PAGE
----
You are here
Home > Shots > How Huawei and Leica made a camera phone so good, we ditched our DSLR

How Huawei and Leica made a camera phone so good, we ditched our DSLR

Daven Mathies/Digital Trends

There’s a truism that’s grown painfully popular since the rise of the smartphone: The best camera is the one that’s with you. But when it comes to street and travel photography, one phone makes a strong case for being the best camera even in the presence of larger, dedicated imaging devices. That’s the Huawei P20 Pro, with its three camera modules that were co-engineered with Leica, the world’s most storied camera brand, especially when it comes to street photography.

It’s no secret that we are already fans of the P20 Pro — DT’s Andy Boxall called it the best Android phone we’ve used this year in his review. Huawei’s partnership with Leica also isn’t anything new; the German camera company has been lending its knowledge to the Chinese smartphone manufacturer for a couple of years now. But it is in the P20 Pro and its remarkable camera that everything seems to have come together. On a recent trip to Leica HQ in Wetzlar, Germany, we learned more about how this came to be — and had the chance to shoot beautiful photos across Europe, from Milan to Paris, along the way. (We were guests of Huawei, but all opinions are our own.)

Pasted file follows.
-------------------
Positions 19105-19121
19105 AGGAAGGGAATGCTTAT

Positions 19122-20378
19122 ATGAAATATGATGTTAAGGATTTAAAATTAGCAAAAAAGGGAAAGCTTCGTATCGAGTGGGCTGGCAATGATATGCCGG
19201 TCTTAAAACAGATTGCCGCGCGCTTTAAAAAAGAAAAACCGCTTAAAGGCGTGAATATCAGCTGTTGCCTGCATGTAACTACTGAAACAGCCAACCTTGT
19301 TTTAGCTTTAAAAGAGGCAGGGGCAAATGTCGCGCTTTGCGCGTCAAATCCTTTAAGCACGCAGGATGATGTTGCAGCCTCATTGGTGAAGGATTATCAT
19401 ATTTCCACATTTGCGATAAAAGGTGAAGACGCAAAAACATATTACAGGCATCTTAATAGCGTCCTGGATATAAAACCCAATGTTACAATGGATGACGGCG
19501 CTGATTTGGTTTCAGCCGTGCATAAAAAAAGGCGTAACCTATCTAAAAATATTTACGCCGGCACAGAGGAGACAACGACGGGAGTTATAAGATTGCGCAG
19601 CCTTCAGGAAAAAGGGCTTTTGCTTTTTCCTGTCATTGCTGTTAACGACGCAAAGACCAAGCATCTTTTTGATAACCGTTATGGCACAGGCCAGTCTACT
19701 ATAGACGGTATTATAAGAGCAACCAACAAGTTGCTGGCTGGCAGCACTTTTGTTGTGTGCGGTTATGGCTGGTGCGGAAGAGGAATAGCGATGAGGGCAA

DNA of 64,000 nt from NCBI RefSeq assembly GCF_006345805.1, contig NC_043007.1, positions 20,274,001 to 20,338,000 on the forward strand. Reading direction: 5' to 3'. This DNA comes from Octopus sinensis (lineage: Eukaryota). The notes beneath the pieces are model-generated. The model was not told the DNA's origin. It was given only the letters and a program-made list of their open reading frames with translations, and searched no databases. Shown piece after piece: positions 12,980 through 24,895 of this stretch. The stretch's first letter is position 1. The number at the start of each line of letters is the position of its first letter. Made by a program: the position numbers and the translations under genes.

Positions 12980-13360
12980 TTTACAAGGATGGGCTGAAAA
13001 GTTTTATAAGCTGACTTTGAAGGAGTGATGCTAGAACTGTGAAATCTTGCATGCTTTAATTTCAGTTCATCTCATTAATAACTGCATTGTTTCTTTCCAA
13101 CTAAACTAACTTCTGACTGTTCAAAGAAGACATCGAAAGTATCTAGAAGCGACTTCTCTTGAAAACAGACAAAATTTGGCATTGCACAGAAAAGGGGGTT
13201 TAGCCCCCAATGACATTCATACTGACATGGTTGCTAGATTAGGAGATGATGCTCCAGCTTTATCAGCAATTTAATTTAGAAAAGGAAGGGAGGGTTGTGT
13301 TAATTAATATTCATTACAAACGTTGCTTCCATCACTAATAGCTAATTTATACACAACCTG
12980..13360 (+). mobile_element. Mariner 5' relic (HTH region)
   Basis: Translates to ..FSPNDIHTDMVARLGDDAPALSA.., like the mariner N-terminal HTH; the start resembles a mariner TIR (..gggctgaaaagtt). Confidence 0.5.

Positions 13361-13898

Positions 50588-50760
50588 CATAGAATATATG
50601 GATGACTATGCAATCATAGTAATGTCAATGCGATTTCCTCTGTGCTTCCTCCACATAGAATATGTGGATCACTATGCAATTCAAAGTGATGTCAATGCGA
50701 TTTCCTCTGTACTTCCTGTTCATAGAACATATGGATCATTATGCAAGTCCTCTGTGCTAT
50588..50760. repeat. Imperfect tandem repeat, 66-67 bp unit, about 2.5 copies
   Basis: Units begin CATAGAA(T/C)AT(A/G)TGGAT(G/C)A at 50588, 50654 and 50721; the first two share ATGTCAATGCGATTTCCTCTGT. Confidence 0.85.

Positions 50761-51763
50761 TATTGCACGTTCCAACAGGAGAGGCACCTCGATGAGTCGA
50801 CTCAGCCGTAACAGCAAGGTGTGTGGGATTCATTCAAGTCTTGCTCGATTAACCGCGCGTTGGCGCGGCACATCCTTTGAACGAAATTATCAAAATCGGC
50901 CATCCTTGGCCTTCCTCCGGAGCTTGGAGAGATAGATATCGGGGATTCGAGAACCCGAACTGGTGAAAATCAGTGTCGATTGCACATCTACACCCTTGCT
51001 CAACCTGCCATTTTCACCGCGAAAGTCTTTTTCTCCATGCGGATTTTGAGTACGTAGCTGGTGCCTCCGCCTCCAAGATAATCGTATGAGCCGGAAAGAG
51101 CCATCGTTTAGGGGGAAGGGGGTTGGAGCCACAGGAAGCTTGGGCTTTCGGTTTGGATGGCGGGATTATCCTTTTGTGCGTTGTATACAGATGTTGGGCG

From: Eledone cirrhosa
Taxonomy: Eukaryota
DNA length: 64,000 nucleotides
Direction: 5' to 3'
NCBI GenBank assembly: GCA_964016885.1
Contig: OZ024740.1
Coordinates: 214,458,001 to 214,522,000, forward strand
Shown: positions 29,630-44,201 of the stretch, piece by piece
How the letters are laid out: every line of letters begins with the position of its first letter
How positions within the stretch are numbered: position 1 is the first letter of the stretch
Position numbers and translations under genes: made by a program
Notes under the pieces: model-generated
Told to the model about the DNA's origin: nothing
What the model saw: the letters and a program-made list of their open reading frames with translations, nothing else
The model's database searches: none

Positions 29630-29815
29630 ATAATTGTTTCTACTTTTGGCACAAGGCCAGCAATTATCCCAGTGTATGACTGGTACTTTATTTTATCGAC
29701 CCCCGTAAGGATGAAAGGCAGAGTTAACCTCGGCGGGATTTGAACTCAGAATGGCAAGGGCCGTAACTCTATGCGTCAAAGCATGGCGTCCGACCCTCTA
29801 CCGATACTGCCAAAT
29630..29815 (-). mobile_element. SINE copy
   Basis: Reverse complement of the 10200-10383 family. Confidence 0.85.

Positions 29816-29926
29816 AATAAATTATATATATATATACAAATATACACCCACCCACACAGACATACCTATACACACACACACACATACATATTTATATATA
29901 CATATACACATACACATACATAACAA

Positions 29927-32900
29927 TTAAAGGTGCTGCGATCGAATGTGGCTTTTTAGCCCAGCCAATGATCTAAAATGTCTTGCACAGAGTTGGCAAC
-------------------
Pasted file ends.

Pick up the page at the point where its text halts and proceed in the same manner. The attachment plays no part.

Leica is known as a company that always stresses the details. As we witnessed, many stages of its camera and lens production line are done by hand. Even seemingly basic tasks like gluing the red mount alignment indicator onto the lens barrel requires a human touch. It is this obsessive dedication to quality craftsmanship that has earned Leica such a loyal following, elevating the brand to a level of fandom that few other camera companies experience.

While visiting its Leitz-Park campus, one gets the feeling that “good enough” is never really good enough for Leica. Rather than simply move into some vacant warehouses and office buildings, Leica built the campus from the ground up to resemble its products. One building is shaped like a lens, another a pair of binoculars, while an expansive strip of windows wraps around them both like an unwound roll of film. A window on an adjacent building is shaped like the viewfinder on an M-series rangefinder camera. Even the Leitz Café is unique, with elegant lines indoor and out and ample natural light that bounces off the white tables and chairs. (It’s an Instagrammer’s dream location, whether Leica would appreciate that designation or not.)